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Properties of Hardened Concrete

Hardened Concrete Properties

Following are the properties of hardened concrete:

  1. Strength of concrete

  2. Concrete Creep

  3. Shrinkage

  4. Modulus Of Elasticity

  5. Water tightness (impermeability)

  6. Rate of Strength gain of Concrete

1. Strength:

The strength of concrete is basically referred to compressive strength and it depends upon three factors.

1- Paste Strength
2- Interfacial Bonding
3- Aggregate Strength

1. Paste strength:

It is mainly due to the binding properties of cement that the ingredients are compacted together. If the paste has higher binding strength, higher will be strength of concrete.

2. Interfacial bonding:

Interfacial bonding is very necessary regarding the strength. Clay hampers the bonding between paste and aggregate. The aggregate should be washed for a better bonding between paste and aggregate.

3. Aggregate strength:

It is mainly the aggregate that provide strength to concrete especially coarse aggregates which act just like bones in the body. Rough and angular aggregate provides better bonding and high strength.

Factors affecting Strength of concrete:

Following are the factors that affect the strength of concrete:

1. Water-Cement ratio
2. Type of cementing material
3. Amount of cementing material
4. Type of aggregate
5. Air content
6. Admixtures

1. Water-Cement ratio:

It is water cement ratio that basically governs the property of strength. Lesser the water cement ratio, greater will be strength.

2. Type of cement:

Type of cement affect the hydration process and therefore strength of concrete. Amount of cementing material: it is the paste that holds or binds all the ingredients. Thus greater amount of cementing material greater will be strength.

3. Type of Aggregate:

Rough and angular aggregates is preferable as they provide greater bonding.

4. Admixtures:

Chemical admixtures like plasticizers reduce the water cement ratio and increase the strength of concrete at same water cement ratio. Mineral admixtures affect the strength at later stage and increase the strength by increasing the amount of cementing material.

2. Creep in Concrete

Concrete creep is defined as: deformation of structure under sustained load. Basically, long term pressure or stress on concrete can make it change shape. This deformation usually occurs in the direction the force is being applied. Like a concrete column getting more compressed, or a beam bending. Creep does not necessarily cause concrete to fail or break apart. Creep is factored in when concrete structures are designed.

3. Shrinkage

Concrete is subjected to changes in volume either autogenous or induced. Volume change is one of the most detrimental properties of concrete, which affects the long-term strength and durability. To the practical engineer, the aspect of volume change in concrete is important from the point of view that it causes unsightly cracks in concrete.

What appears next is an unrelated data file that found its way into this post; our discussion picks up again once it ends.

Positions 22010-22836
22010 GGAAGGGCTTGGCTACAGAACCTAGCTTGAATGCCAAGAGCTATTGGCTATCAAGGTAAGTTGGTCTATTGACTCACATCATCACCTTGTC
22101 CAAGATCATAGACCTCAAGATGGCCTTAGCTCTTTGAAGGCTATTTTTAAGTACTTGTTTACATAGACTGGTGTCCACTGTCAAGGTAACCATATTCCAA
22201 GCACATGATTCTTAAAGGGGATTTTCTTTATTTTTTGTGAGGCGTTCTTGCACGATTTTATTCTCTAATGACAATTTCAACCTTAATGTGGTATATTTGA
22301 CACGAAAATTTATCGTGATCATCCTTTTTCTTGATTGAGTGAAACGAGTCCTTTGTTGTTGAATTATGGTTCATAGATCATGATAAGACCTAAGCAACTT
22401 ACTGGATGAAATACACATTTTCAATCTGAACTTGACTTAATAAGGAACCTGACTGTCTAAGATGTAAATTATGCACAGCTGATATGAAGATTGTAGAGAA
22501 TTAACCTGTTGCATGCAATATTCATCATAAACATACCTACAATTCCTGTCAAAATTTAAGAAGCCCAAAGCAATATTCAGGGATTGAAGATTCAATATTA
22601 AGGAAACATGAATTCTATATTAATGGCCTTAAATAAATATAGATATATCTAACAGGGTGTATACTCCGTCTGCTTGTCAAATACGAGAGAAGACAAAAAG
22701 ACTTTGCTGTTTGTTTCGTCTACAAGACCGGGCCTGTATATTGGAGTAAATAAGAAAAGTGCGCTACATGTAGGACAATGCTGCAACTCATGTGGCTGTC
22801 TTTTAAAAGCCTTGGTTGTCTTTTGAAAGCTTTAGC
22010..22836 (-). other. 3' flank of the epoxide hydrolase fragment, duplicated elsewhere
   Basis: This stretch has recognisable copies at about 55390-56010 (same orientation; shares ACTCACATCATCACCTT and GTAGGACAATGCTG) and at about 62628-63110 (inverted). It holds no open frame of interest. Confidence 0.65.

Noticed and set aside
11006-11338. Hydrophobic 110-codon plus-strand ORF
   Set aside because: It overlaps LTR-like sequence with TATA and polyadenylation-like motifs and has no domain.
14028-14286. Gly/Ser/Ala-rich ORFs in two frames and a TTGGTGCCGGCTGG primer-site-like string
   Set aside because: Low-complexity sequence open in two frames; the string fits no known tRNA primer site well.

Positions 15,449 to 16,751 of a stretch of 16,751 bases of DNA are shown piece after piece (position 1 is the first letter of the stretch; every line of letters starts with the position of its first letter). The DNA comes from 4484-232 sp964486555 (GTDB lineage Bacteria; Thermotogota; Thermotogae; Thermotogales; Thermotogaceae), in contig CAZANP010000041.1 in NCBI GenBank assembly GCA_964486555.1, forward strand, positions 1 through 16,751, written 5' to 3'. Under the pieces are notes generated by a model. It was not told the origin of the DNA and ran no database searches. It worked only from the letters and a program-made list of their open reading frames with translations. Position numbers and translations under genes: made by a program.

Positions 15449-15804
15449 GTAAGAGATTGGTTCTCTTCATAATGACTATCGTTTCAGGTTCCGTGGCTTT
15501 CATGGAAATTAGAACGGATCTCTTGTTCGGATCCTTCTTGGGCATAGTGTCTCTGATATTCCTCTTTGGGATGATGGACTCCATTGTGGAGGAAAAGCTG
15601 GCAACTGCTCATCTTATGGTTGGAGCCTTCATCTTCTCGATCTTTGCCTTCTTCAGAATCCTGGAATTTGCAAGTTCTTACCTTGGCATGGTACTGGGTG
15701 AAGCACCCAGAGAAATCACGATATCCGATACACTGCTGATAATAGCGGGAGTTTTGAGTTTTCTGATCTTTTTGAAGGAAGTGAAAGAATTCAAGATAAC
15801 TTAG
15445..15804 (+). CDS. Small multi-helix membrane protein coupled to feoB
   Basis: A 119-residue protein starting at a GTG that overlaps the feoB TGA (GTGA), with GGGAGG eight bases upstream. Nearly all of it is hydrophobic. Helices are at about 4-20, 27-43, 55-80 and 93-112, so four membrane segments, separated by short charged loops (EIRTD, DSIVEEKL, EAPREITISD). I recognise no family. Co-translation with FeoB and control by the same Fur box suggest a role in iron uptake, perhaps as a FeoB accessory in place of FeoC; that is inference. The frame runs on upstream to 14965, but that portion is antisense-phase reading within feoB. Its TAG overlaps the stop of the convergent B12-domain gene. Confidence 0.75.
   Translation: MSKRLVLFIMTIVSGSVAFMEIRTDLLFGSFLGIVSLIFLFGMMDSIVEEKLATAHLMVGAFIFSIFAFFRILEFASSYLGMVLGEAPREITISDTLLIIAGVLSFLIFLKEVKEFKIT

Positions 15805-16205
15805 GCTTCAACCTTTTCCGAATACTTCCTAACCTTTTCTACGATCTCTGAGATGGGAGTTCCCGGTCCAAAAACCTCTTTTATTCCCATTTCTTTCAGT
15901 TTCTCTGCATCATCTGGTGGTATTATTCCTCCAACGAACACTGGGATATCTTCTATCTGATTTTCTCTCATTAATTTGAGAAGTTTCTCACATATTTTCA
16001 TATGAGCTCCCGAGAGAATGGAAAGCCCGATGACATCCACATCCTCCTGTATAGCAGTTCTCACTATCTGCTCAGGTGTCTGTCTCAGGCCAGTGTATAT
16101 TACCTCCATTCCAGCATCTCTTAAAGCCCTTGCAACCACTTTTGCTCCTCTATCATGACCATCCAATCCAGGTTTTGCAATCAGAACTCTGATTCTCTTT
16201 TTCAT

4. Modulus of Elasticity

Young's modulus ( E ) describes tensile elasticity, or the tendency of an object to deform along an axis when opposing forces are applied along that axis; it is defined as the ratio of tensile stress to tensile strain. It is often referred to simply as the elastic modulus.

The modulus of elasticity of concrete is a function of the modulus of elasticity of the aggregates and the cement matrix and their relative proportions. The modulus of elasticity of concrete is relatively constant at low stress levels but starts decreasing at higher stress levels as matrix cracking develops. The elastic modulus of the hardened paste may be in the order of 10-30 GPa and aggregates about 45 to 85 GPa. The concrete composite is then in the range of 30 to 50 GPa.

5. Water Tightness

Watertightness is the ability of concrete to keep water out or in. Watertight is a versatile range of specialized ready mix concretes designed to protect a structure from water ingress or to retain water within a structure.

Water-tight concrete, or concrete made water-tight by some kind of waterproof coating, is frequently required, either for inclosing a space which must he kept dry, or for storing water or other liquids. Concrete, even when most carefully prepared from materials of the highest grade, is never of itself completely waterproof.

6. Rate of Strength Gain of Concrete

Strength can be defined as ability to resist change. One of the most valuable properties of the concrete is its strength. Strength is most important parameter that gives the picture of overall quality of concrete. Strength of concrete usually directly related to cement paste.


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